Crop Watch: Rain eases crop stress but disease clings on

The recent rain has brought a halt to declining yield potential from drought, with growers swinging into action this week to protect cereals from disease pressure at the critical T2 stage.

Andy Goulding advises swift action to protect crops from mildew as the current weather conditions will allow it to flourish.

At this time of year, conclusions are also beginning to be drawn on variety performance, with Stephen Harrison spotting that Skyfall and Siskin have performed well in the dry conditions.

See also: Plant tissue tests lead to bumper wheat yields in Scotland

Micro nutrition is in the spotlight for Iain Richards, who urges growers to get an application of micronutrients on at T2 as copper, boron and manganese will preserve green leaf area.

Rain will allow weeds as well as crops to flourish, and Sean Sparling warns that some crops will have to be sprayed off before blackgrass is allowed to go to seed.

 East: Sean Sparling

Sean Sparling

Sean Sparling

AICC/SAS Agronomy (Lincolnshire)

Winter wheat potential hasn’t been hurt too badly by the recent dry conditions and T2 is well under way with most varieties harbouring low levels of septoria in the canopy base and some varieties needing no encouragement to succumb to yellow rust once again.

Reflection and Lili are among the worst for yellow rust while Siskin and Evolution stand out as looking particularly good from all angles.

That said, leaf 1, 2 and 3 is generally very clean in most varieties, thanks to well-timed T1 applications and we aren’t in a curative situation currently.

Minimum 90% plus doses of either epoxiconazole or prothioconazole plus SDHI will still form the foundations of all T2 applications. In my opinion it would be a huge mistake to go backwards to triazole plus chlorothalonil alone to try and save a few quid.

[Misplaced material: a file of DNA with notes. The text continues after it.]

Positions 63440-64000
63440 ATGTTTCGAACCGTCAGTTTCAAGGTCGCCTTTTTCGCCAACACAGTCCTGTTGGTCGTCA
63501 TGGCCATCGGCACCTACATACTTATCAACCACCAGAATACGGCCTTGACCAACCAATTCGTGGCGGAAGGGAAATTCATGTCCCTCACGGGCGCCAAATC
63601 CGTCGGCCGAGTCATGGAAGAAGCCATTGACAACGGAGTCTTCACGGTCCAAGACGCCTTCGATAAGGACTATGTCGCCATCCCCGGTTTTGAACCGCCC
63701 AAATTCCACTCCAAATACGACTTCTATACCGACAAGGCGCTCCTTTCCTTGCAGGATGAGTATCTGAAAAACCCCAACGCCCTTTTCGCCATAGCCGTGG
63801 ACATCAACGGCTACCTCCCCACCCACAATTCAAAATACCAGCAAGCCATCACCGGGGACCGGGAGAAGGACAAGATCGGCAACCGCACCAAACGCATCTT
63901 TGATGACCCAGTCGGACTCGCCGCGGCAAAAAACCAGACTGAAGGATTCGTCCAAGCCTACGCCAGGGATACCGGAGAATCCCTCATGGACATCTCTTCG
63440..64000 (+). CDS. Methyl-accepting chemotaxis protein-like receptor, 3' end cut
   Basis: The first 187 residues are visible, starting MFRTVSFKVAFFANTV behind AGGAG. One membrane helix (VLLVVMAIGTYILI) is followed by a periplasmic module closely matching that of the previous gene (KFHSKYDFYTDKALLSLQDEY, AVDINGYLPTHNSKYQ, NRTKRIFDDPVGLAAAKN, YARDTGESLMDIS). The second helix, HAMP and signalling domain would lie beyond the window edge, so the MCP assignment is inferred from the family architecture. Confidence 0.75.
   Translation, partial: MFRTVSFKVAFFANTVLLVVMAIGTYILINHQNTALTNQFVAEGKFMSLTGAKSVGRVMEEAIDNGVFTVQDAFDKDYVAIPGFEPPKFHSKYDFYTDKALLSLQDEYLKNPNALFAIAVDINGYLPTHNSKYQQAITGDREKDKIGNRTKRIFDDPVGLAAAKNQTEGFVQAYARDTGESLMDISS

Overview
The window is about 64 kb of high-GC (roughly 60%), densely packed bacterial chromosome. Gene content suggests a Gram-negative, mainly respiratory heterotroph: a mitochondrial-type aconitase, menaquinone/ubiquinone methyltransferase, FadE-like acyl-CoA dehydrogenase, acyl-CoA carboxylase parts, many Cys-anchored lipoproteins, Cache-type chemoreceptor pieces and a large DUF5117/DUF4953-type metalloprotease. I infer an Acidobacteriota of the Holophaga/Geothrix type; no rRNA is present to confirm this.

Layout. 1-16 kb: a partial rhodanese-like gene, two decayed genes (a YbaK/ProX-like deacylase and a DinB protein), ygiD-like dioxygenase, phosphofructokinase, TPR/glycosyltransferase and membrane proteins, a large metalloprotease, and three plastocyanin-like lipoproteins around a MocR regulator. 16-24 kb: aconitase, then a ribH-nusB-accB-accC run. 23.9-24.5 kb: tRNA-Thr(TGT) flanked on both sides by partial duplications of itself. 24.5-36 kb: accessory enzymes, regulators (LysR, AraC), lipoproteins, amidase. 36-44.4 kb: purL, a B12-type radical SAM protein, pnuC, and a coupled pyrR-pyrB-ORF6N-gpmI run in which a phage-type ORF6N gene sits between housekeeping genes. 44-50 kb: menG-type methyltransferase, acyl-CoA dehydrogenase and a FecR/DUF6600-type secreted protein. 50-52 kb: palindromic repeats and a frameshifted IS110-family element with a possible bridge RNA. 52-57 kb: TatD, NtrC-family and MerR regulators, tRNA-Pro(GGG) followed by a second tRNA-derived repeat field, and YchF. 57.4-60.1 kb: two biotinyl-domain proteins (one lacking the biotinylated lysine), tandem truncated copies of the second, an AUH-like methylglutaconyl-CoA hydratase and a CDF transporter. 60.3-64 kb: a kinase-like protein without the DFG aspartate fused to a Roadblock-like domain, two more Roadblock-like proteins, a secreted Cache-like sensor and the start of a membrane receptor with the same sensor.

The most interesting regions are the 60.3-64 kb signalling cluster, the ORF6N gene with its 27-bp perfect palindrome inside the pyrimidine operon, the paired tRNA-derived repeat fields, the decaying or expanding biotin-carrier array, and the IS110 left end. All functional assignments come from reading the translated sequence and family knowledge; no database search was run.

Protection of those clean leaves is what it’s all about and with septoria inoculum rife in the base of most crops, this disease must take priority over all others.

Oilseed rape is largely out of flower now and due to the dry conditions only one fungicide has been required.

If you add that to the fact that pollen beetle and seed weevil have been insignificant pests to us this season not requiring insecticide applications, our impact upon bees and beneficials has once again been minimal.

Crop casualties inevitable on blackgrass land

Spring barley is receiving its T1 fungicide, growth stages vary from five leaves to first node, with stress symptoms and abiotic spotting widespread until the morning of the rain; by teatime the same day plants had grown away from it.

Some crops on blackgrass land are now coming full of blackgrass with the pre-ems getting fed up of waiting for rain.

As a result there will be casualties; we can’t allow it to return more seed to these fields so tough decisions are already being made.

Sugar beet weed control is generally good as the rains have thankfully reactivated the applied residuals.

However, as with all spring drillings this year, we are now faced with two crops in every field – the crop that emerged just after drilling seven weeks ago and the crop that’s emerging now thanks to the recent rain.

That complicates herbicide applications in beet and fungicide timings in spring cereals, but you should always go with the growth stage in the majority of the field.